My Changli pissed me off for the first time

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Image of the article titled My Changli pissed me off for the first time

Photo: Jason torchinsky

Did I accidentally piss on a sacred idol? Have I offended a mighty shaman? Have I backed down on a pixie in my driveway? I had to Something like that because how else to explain my bad luck?

First of all, a stupid deer and my Pao met, quickly and violently, and now my once foolproof small inexpensive electrical box, the Changli, let me down for the first time in over a year of ownership. What have I done to deserve this?

Does Elon Musk do this to me with some kind of shittification beam from a satellite in geosynchronous orbit? I should probably check it out.

So here’s what happened: TThe other night I took out the Changli for a quick run to the grocery store. A craving for Rice Krispie treats was detected by the other two members of my family, and it was made clear that this was a dire situation. So, okay, I’m always happy to have an excuse to really open up the Changli and leave those 1.1s (is it really plural? It’s more than one, but less than two. Hmmm.) galloping horses.

Halfway to the store, I felt a strange little jerk while I was driving; I was on a flat stretch of road, with the pedal on the ground – in Changli, the pedal is always to the ground if your goal is forward movement, but the car has continued just fine.

Shortly after, I started to smell something like ozone, with maybe a hint of burning, and I started to worry. Soon after, the cabin began to fill with smoke and the Changli lost power.

The battery indicator fell to a bar, then a blink block, then empty, followed by the dashboard shutting down and full force fading away. I pulled off the road and got out of the car, looking for the source of the smoke.

I lifted the seat, which exposed the battery compartment, and found the source of the combustion:

Image of the article titled My Changli pissed me off for the first time

Photo: Jason torchinsky

These were the pieces of cardboard that the Changli factory used as a kind of cheap – well, really, free – insulation between the battery posts and the seat.

Image of the article titled My Changli pissed me off for the first time

Photo: Jason torchinsky

We show it quite clearly in our technical explanation of Changli, and at the time, I thought it was kinda funny and clever. An interesting and extremely economical solution. I realize now that this is also kind of a terrible idea.

Why? Because cardboard burns and batteries can get hot. If you get a short or some other fault like I did that causes the battery terminals to heat up, it’s probably not a good idea to have what is effectively an ignition directly in contact with these terminals. . Some kind of flame retardant material would have been much better, but sure, it would have cost real money. Maybe they could at least coat the cardboard with a thin layer of asphalt or something?

So yeah I had a fire start about three inches right under my ass. Not great.

I had to call my wife and ask her to drive the Tiguan to me, and I used a tow strap to hitch the Changli behind the VW to pull it residence. I rode in the Changli to apply the brake, because the tow strap is flexible, and let me tell you that riding about three feet behind the Tiguan, at night, at speeds up to, oh, 20 mph, was absolutely annoying. .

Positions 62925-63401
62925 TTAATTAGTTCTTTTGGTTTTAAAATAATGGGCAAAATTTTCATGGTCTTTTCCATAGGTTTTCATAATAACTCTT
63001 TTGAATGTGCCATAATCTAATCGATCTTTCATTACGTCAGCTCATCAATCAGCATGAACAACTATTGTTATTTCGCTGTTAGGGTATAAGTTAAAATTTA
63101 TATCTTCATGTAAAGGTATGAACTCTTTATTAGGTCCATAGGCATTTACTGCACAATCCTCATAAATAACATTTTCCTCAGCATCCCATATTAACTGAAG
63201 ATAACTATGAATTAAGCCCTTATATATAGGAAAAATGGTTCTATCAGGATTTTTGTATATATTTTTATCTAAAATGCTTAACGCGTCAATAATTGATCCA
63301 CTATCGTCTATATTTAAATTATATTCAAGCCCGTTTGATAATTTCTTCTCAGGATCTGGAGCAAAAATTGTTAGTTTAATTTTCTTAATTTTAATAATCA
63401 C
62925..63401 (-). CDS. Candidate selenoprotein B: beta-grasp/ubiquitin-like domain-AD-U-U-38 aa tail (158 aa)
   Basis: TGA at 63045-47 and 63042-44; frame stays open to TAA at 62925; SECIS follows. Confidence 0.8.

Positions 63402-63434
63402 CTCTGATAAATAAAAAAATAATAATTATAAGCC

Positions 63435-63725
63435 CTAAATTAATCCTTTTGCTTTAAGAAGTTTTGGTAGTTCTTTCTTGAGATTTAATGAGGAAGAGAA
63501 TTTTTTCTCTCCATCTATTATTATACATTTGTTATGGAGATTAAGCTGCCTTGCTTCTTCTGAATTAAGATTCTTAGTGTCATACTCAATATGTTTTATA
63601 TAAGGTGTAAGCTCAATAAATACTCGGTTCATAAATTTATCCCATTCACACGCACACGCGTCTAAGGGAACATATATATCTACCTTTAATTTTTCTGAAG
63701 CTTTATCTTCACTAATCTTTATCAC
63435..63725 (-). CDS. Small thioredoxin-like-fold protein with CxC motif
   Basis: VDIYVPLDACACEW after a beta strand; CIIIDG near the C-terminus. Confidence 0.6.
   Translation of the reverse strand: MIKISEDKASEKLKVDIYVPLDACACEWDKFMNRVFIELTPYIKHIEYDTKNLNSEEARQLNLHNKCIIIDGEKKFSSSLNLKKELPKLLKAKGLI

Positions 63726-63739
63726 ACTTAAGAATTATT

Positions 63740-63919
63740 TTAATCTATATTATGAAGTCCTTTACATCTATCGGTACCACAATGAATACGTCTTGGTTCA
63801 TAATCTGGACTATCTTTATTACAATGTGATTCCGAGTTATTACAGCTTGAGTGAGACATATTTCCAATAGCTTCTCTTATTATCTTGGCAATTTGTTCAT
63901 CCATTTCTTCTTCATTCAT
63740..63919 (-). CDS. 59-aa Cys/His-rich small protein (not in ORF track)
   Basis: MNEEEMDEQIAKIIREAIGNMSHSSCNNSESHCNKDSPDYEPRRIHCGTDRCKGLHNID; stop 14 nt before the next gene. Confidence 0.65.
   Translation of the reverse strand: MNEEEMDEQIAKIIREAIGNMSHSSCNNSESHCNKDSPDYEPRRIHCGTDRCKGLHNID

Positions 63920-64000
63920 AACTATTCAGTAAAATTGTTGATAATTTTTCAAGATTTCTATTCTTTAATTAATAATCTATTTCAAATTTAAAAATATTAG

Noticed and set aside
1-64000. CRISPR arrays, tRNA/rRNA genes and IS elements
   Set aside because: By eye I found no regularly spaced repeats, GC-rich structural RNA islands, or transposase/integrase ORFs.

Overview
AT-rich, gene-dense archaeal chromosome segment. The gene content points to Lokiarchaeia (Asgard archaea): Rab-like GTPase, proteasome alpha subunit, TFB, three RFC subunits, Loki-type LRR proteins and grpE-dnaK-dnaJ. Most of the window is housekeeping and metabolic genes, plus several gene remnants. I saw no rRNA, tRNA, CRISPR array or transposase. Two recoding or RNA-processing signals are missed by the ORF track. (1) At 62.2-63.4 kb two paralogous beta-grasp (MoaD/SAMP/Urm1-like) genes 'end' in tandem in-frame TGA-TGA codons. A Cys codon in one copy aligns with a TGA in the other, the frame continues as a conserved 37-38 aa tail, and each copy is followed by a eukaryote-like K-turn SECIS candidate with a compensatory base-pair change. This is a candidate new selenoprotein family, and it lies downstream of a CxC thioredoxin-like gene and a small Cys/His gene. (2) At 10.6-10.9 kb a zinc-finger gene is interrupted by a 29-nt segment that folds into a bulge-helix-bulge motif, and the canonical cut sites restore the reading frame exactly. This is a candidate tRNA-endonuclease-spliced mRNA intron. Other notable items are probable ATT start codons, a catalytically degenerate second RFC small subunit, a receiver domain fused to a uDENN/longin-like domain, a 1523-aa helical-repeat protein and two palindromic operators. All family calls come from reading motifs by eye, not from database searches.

The Changli only has small drum brakes on the rear wheels, so I was constantly afraid of hitting the rear of the Tiguan. I was on the speakerphone with my wife all the time, and had many conversations like this:

Me: To slow down! Holy shit, please slow down! I feel like I’m about to slam on you!

Spouse: I drive at 10 miles an hour!

Me: Truly? We feel much faster. I see nothing. It’s better. Hhow fast are we going now?

Spouse: …

Me: Its good. How fast are we going?

Spouse: (obvious disgust in voice) Eight.

We made it home safely, and despite locking the Changli’s rear wheels a few times, everything went well.

I’ve had a bit of time to watch it and try to figure out what happened, and here’s what I’ve found so far: The batteries themselves look good. I checked the voltages with a meter, individually and collectively, and all read exactly what I expected: just over 12 volts for individuals and 64 volts for the entire setup.

Image of the article titled My Changli pissed me off for the first time

Photo: Jason torchinsky

Yes Tthe batteries themselves look good. I checked the motor controller and the junction box which is quite a bowl of wire ramen, but nothing seemed fried. I then checked around the battery compartment by the source of the small fire, and I think I found the culprit:

Image of the article titled My Changli pissed me off for the first time

Photo: Jason torchinsky

Ah. Yeah, that doesn’t sound great. It looks like these two wire bundles have shorted against each other. Now was it because of some crappy isolation and grouping (not shocking, pun intended, weirdly), or was the insulation compromised because the wires were overheated? I am not sure.

Either way, it looks like a pretty close to the mark failure for the Changli. if it is true it turns out the problem was some crappy electrical tape.

I guess the next step is to take the wire bundles, cut off all the damaged pieces, carefully reassemble everything, and guess what happens?

Maybe I’ll get lucky, and this short film was causing all the problems. Maybe the other fried components that I can’t even see? Maybe this is the opportunity I need to do some upgrades?

I guess we’ll find out. The Changli has been incredibly problem free in the almost a year and a half that I have had it. and required almost no maintenance so I guess it deserved a breakdown.

Hope this is an easy fix. I actually use this ridiculous thing!


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